How to Inspect and Service Reed Valves
November 14, 2012
Filed under How To
Reed valves might be one of the most neglected parts on a two-stroke snowmobile. That’s too bad because many snowmobilers might be giving up performance or dealing with an engine that’s hard to start because of worn reed petals.
Research online showed that new reed petals are available from Arctic Cat, and Ski-Doo factories for about $25. Petals from Yamaha were considerably less expensive. Availability of Polaris reed petals is limited to some fan-cooled models that have cylinder reed induction; complete reed cage assemblies are available for Polaris liquid-cooled engines for about $100. Boyesen and Moto Tassinari have a variety of reed valve systems available.
Laziness or hatred of all things intake probably isn’t the reason reeds are ignored, but instead it’s more likely because they’re hidden between the airbox and the engine, which itself is harnessed under wires, hoses, cables and a steering post, especially on snowmobiles built in the past five years or so.
No matter how you eventually get to the reeds on your sled, inspecting them is the same for any engine. Here’s how we removed and reinstalled the reeds on a 2002 Polaris 600 XC SP in the EDGE chassis, along with a rundown of the purpose of reed petals and how to inspect them.
To access the reeds on our case-reed inducted Polaris, we removed the top of the airbox, pulled out the intake tube and then removed the plastic plate on the front of the airbox. The rest of the airbox can stay in the sled.
Unhook Fuel/Oil Lines
Unplug the throttle position sensor (TPS) from the carb rack; our sled’s TPS was on the mag cylinder’s carburetor. Unhook each oil line from the carburetors and then unhook the fuel line from the ‘T’ fitting on the bottom between each carb. Plug each line with a golf tee, center punch or similar device to prevent oil and fuel from dripping. Unplug the two vent lines that attach to the airbox from the carbs.
With the lines disconnected, loosen the hose clamps that hold the carburetors in the boots on the engine and set them off to the side. Position the carburetors upright so fuel doesn’t drip out.
Remove Reed Cages
With the carbs off, the carburetor adaptor boots that contain the reed cages can be removed from the crankcase by twisting out the bolts on each combustion chamber. With the fasteners removed, pull the reed cages out of the engine for inspection.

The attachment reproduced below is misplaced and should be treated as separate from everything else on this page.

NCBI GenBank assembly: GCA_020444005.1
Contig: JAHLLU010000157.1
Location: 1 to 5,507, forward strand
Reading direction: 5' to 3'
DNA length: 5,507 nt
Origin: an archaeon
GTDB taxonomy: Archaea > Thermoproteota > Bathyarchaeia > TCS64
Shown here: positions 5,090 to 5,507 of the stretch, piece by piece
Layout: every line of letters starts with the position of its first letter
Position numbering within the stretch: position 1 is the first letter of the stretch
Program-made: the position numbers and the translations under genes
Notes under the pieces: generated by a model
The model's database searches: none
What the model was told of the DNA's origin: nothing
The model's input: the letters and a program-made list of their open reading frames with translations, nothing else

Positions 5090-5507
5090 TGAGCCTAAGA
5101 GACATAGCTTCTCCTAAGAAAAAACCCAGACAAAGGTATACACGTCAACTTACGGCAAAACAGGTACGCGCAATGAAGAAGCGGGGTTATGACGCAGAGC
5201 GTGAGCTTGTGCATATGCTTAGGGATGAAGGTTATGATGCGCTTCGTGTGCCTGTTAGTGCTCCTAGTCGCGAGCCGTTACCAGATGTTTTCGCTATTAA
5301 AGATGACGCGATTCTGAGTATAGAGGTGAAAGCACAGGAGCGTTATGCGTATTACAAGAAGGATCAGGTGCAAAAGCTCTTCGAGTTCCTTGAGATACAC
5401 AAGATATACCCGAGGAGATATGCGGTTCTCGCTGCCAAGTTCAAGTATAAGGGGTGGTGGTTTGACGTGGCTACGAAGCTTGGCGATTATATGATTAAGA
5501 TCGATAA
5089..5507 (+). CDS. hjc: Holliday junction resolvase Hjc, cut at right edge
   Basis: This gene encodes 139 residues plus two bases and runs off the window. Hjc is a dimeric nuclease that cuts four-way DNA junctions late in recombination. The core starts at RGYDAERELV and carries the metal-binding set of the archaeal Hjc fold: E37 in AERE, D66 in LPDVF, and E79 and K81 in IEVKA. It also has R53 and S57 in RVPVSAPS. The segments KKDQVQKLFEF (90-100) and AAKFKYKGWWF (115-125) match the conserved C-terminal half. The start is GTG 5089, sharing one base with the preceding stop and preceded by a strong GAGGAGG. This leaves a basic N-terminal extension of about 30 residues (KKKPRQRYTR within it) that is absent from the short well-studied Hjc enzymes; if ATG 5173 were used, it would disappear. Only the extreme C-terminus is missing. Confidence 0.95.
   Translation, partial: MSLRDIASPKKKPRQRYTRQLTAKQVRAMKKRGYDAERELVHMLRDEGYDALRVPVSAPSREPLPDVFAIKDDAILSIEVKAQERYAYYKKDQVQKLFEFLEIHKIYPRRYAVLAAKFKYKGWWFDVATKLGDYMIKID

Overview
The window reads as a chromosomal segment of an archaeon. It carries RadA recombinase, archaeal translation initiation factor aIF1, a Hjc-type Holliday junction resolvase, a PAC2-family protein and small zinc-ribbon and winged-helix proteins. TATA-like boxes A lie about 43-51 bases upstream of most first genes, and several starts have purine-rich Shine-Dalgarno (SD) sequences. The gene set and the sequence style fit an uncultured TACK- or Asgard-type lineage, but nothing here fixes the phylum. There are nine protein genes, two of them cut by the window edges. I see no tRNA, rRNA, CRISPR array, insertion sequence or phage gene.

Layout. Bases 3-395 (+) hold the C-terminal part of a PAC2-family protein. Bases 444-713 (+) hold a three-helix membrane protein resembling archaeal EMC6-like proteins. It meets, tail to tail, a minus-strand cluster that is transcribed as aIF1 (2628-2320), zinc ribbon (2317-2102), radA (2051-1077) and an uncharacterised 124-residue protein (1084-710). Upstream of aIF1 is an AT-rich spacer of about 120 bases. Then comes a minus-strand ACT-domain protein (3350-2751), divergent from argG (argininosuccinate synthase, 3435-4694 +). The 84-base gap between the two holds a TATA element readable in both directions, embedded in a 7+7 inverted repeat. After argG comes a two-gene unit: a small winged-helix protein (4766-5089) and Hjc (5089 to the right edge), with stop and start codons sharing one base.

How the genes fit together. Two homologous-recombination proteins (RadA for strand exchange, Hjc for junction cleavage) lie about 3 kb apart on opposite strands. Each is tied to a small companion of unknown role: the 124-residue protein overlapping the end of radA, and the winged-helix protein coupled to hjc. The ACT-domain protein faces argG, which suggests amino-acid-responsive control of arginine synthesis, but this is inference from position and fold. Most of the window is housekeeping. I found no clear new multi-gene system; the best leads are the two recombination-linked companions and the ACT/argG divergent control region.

Inspect the reeds for damage. Reed petals from our Polaris were in decent shape, especially considering that there were almost 6,000 miles on the sled. Most of the petals rested tightly against the cage, but they were starting to pull away at the center, bottom row of each assembly.
If the petals are damaged or worn, they should be replaced. We replaced our stock setup with a new set of Moto Tassinari VForce 3 reed cages. Aftermarket companies claim their reed systems boost throttle response or peak horsepower; whether you replace the petals with stock parts or install a new system is up to you.
Reinstall Reed Cages
Before re-installing the reed cages, clean the mounting surface on the crankcase or cylinder to ensure a good seal. Some aftermarket reed systems use gaskets. Start the mounting bolts by hand and then evenly torque the hardware to specification for your engine.
First hook up the fuel lines, vent lines and oil lines as necessary. It won’t be necessary to bleed the oil line because the air pocket is down-line from the oil pump. With the lines hooked up, push the carburetors into the adaptor boots, making sure that they are bottomed out and that the boots completely surround the carburetor. Our Polaris was easy to see that the parts were installed correctly, but other machines aren’t. Use a flashlight to carefully inspect and confirm the boot isn’t folded over so it will create a lean condition.
Before final assembly, use a shop rag and carburetor or contact cleaner to wipe the oily grime inside airbox. Reinstall the intake tube, carburetor adaptor plate and other related airbox parts as necessary. Similar to Step 8, make sure rubber flanges of the intake plate completely surround the bell of the carburetor so they don’t cause a lean condition. Make sure throttle cables and vent lines are routed correctly — no pinches, no kinks — and then test run the engine.
Want to learn more about snowmobile engine reeds? Learn more in Engine Reeds 101!